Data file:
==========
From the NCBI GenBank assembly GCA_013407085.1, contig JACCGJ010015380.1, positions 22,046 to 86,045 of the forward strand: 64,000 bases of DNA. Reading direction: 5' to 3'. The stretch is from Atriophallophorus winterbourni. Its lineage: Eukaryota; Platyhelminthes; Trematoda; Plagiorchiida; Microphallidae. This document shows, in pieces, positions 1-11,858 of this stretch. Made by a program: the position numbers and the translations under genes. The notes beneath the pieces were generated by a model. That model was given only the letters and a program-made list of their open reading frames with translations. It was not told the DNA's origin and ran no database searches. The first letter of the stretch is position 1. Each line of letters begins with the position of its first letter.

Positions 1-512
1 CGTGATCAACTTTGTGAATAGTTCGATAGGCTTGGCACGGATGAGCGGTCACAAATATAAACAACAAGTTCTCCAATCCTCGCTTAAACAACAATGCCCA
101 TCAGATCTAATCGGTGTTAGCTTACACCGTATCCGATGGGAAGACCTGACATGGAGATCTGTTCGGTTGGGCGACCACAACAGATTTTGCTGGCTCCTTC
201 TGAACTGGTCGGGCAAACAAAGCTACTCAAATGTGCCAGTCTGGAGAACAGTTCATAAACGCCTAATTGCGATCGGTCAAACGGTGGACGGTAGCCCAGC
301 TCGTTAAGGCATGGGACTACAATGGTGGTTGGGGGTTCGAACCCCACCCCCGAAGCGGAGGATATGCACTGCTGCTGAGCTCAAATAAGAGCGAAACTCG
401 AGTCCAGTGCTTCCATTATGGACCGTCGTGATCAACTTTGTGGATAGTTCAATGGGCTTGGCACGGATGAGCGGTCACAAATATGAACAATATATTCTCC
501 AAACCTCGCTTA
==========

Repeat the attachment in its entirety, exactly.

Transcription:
From the NCBI GenBank assembly GCA_013407085.1, contig JACCGJ010015380.1, positions 22,046 to 86,045 of the forward strand: 64,000 bases of DNA. Reading direction: 5' to 3'. The stretch is from Atriophallophorus winterbourni. Its lineage: Eukaryota; Platyhelminthes; Trematoda; Plagiorchiida; Microphallidae. This document shows, in pieces, positions 1-11,858 of this stretch. Made by a program: the position numbers and the translations under genes. The notes beneath the pieces were generated by a model. That model was given only the letters and a program-made list of their open reading frames with translations. It was not told the DNA's origin and ran no database searches. The first letter of the stretch is position 1. Each line of letters begins with the position of its first letter.

Positions 1-512
1 CGTGATCAACTTTGTGAATAGTTCGATAGGCTTGGCACGGATGAGCGGTCACAAATATAAACAACAAGTTCTCCAATCCTCGCTTAAACAACAATGCCCA
101 TCAGATCTAATCGGTGTTAGCTTACACCGTATCCGATGGGAAGACCTGACATGGAGATCTGTTCGGTTGGGCGACCACAACAGATTTTGCTGGCTCCTTC
201 TGAACTGGTCGGGCAAACAAAGCTACTCAAATGTGCCAGTCTGGAGAACAGTTCATAAACGCCTAATTGCGATCGGTCAAACGGTGGACGGTAGCCCAGC
301 TCGTTAAGGCATGGGACTACAATGGTGGTTGGGGGTTCGAACCCCACCCCCGAAGCGGAGGATATGCACTGCTGCTGAGCTCAAATAAGAGCGAAACTCG
401 AGTCCAGTGCTTCCATTATGGACCGTCGTGATCAACTTTGTGGATAGTTCAATGGGCTTGGCACGGATGAGCGGTCACAAATATGAACAATATATTCTCC
501 AAACCTCGCTTA